TRIPS score† (Mean + SD) 21±8 20±8 23±10 0.04
*Fisher exact test; †TRIPS=Transport risk index for preterms
SGA=small gestational age

Effects of Exposures on Outcomes

Profile analyses results using linear fixed-effect models for repeated measures, controlled for gestational age, sex and TRIPS score are reported in Table 2.

pH profile comparison: There was a statistically significant difference in the mean pH values when Groups 1 and 2 were compared with Group 3, for first 3 days (Table 2). The average pH of Group 1 was higher than both Groups 2 and 3 (Figure 1). Although insignificant, Group 2 exhibited similar trends of higher pH compared to Group 3.

Partial pressure of carbon dioxide profile comparison: There was a statistically significant difference in the mean PaCO2 values between Groups 1 and 2 at all time points after first day. Group 3 was only significantly different from group 1 at day 2 and days 4-7 (Table 2). The mean PaCO2 for Group 1 was lower than both Groups 2 and 3 at all time points. The PaCO2 values were within normal range of 35-45 mm of Hg in Group 1 as opposed to higher than this range in Group 2 and Group 3 (Figure 2).

Mean arterial blood pressure profile comparison: There was no significant difference in the mean BP profiles between outcome groups (Table 2). The mean BP was higher than usually acceptable range of BP for preterm infants in all three groups.

Table 2 Comparison of exposure of interests among outcome groups
Time Exposure Outcome Group 1 Outcome Group 2 Outcome Group 3
<6 hours pH 7.30 (7.29, 7.32)* 7.29 (7.28, 7.30)‡ 7.25 (7.24, 7.27)*‡
  PaCO2 47 (45, 49)* 49 (48, 51) 52 (50, 54)*
  MAP 33 (31, 34) 32 (31, 33) 32 (31, 34)
6-24 hours pH 7.32 (7.31, 7.34)* 7.31 (7.30, 7.32)† 7.29 (7.27, 7.30)*†
  PaCO2 43 (41, 45) 45 (43, 46) 46 (44, 48)
  MAP 36 (35, 37) 35 (34, 36) 35 (33, 36)
Day 2 pH 7.30 (7.29, 7.31)* 7.29 (7.28, 7.30)† 7.25 (7.24, 7.27)*†
  PaCO2 44 (42, 46)*‡ 47 (45, 48)‡ 48 (46, 50)*
  MAP 39 (38, 40)* 38 (37, 39)* 38 (37, 39)
Day 3 pH 7.29 (7.27, 7.30)* 7.27 (7.26, 7.28) 7.26 (7.25, 7.28)*
  PaCO2 45 (46, 47)*‡ 47 (46, 49)‡ 47 (45, 50)*
  MAP 40 (39, 41)* 38 (37, 39) 39 (38, 41)
Days 4-7 pH 7.31 (7.30, 7.33)*‡ 7.29 (7.28, 7.30)‡ 7.28 (7.26, 7.29)*
  PaCO2 46 (44, 48)*‡ 49 (47, 50)‡ 49 (47, 52)*
  MAP 39 (38, 40) 38 (38, 39) 39 (37, 40)
Analyses results using linear fixed-effect models for repeated measures, controlled for gestational age, sex and TRIPS score
*p<0.05 between Group 1 and Group 3; †p<0.05 between Group 2 and Group 3; ‡p<0.05 between Group 1 and Group 2
MAP=mean arterial pressure

Figure 1 Comparison of pH among outcome groups.

Figure 2 Comparison of PaCO2 among outcome groups.


In this exploratory study to investigate the respiratory and hemodynamic profiles of extremely preterm infants of <27 weeks GA in relation to their neonatal outcomes, we identified significant differences between groups in relation to pH and PaCO2 profiles during the initial days after birth in both adjusted and unadjusted comparisons. There was no significant difference in mean BP profile between groups. The mean pH values of the group with no morbidities were around 7.30 as compared to around 7.25 in group with the highest adverse outcomes. Similarly, mean PaCO2 values were in upper range of normal for the group with no morbidity (<45) as compared to 48-50 mm of Hg for the group with the highest rates of adverse outcomes. We acknowledge that this may be due to baseline patient characteristics (lower GA, lower BW, and higher severity of illness scores) rather than approach of care; however, this study warrants caution with deliberate use of "permissive" approaches and highlights uncertainty in this area and persistence of differences after controlling for confounders.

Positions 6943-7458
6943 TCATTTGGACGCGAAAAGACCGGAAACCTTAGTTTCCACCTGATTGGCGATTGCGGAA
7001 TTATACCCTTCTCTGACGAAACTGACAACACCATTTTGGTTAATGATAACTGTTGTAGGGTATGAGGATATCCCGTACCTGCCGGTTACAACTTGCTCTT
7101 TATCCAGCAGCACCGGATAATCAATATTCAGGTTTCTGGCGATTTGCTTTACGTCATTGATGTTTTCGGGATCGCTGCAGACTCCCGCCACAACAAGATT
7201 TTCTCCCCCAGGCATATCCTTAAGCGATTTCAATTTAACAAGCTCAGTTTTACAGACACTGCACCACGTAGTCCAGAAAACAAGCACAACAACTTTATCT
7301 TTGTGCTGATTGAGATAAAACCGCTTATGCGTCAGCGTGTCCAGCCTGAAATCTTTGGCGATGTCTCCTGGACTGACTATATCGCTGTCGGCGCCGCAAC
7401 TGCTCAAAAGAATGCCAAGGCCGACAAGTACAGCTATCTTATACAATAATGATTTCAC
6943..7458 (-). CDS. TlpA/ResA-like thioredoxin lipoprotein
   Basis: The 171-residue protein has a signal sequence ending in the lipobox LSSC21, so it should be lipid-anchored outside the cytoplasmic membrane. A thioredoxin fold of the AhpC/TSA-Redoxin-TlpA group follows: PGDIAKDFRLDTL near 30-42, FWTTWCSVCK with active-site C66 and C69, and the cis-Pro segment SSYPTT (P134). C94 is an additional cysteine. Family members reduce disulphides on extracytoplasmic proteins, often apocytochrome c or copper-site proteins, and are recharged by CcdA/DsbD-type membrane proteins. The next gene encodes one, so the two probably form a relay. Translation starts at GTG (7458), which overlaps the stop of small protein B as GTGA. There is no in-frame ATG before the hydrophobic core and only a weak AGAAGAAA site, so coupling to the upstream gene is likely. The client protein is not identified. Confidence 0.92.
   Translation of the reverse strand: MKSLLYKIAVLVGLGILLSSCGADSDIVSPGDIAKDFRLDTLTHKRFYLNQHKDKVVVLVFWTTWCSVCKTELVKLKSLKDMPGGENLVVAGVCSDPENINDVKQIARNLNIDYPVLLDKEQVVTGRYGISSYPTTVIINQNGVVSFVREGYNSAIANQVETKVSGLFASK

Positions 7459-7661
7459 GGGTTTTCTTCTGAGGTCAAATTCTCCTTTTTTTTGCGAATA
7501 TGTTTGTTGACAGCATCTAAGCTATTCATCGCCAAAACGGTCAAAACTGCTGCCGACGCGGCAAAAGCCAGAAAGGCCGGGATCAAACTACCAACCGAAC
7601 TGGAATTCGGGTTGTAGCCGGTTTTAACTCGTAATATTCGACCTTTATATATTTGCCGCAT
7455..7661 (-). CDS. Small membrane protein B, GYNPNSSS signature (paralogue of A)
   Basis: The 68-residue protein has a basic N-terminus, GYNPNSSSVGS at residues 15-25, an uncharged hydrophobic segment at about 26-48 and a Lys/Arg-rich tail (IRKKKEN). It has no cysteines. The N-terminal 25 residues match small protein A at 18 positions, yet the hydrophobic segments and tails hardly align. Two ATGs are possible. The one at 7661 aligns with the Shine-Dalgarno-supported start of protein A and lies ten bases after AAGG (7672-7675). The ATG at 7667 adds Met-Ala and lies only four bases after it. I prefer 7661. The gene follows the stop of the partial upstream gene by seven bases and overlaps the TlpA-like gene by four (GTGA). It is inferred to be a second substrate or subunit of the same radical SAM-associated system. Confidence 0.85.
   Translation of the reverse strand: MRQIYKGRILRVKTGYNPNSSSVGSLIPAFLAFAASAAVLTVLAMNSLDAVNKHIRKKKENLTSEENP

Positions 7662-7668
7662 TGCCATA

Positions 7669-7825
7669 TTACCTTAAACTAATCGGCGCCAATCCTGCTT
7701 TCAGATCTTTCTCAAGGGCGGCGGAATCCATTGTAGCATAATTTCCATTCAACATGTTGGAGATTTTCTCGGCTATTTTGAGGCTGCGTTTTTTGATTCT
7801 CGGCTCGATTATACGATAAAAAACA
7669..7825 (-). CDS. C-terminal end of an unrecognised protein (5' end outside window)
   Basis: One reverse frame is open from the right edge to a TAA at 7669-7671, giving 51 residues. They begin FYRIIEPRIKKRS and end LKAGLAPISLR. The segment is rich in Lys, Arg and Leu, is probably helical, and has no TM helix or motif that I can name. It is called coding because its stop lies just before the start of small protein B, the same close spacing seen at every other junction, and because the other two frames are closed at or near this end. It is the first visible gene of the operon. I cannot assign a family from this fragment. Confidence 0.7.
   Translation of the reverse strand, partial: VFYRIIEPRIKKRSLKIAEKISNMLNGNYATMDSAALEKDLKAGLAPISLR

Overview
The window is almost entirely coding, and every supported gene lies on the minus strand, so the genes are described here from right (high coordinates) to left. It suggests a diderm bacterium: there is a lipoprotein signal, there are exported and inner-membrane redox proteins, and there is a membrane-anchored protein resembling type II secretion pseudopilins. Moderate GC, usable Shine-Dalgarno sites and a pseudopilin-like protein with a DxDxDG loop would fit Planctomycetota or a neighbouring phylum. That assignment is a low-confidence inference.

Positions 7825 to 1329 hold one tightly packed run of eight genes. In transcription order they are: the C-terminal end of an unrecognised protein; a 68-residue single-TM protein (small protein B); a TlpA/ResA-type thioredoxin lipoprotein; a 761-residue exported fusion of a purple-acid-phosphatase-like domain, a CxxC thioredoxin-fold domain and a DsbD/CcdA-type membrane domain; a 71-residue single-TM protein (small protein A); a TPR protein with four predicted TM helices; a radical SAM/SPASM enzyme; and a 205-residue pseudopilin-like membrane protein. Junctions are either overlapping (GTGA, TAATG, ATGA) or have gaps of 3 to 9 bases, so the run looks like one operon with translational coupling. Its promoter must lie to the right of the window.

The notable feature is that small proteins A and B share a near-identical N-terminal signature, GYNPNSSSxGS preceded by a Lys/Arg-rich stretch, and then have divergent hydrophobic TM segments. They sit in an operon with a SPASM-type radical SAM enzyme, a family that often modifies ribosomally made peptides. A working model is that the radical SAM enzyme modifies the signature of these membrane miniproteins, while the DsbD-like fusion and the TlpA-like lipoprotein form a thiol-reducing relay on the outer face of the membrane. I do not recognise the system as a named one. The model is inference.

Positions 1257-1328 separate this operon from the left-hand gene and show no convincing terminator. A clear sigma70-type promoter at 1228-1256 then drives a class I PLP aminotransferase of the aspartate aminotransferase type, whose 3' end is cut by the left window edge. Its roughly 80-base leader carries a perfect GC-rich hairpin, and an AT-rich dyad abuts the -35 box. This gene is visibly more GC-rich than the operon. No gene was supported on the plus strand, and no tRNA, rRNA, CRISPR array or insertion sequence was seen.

Permissive hypercapnia has been evaluated in both randomised trials and cohort studies. Mariani et al11 reported on short term outcomes of 49 infants randomised to PHC (PaCO2 45-55 mm of Hg) and normocapnia (PaCO2 35-45 mm of Hg). There was reduction in the number of days on assisted ventilation, oxygen support; however, none of the values was statistically significantly better. The authors cautioned physicians to seek further investigation as their study lacked power. Carlo et al12 randomised 220 patients in a factorial design trial that was stopped early due to adverse impact noted in steroid arm of the trial. Permissive hypercapnia group had target of PaCO2 of >52 for 10 days and control group had target of PaCO2 of <48 for 10 days. There was no reduction in the outcome of death or CLD in PHC group (63% in PHC group vs. 67% in normocapnia group). Fabres et al13 in an retrospective analysis of infants <1250 g BW in first 2 days revealed that extremes of hypo and hypercapnia in the first two days were associated with risk of IVH. Hagen et al14 evaluated impact of hypercapnia in very low birth weight infants and reported association between hypercapnia and risk of IVH in infants with low Apgar score at 1 minute. Thus, none of the studies has been able to confirm either superiority of PHC approach or safe levels of CO2 in preterm neonates and concerns have been raised for both high and low levels. A recently completed trial comparing CPAP (with tolerance for ph of 7.2 and PaCO2 of 65 mm of Hg) with intubation and surfactant strategy (with tolerance of pH of 7.3 and PaCO2 of 50 mm of Hg) revealed no difference in primary outcome of death or CLD.12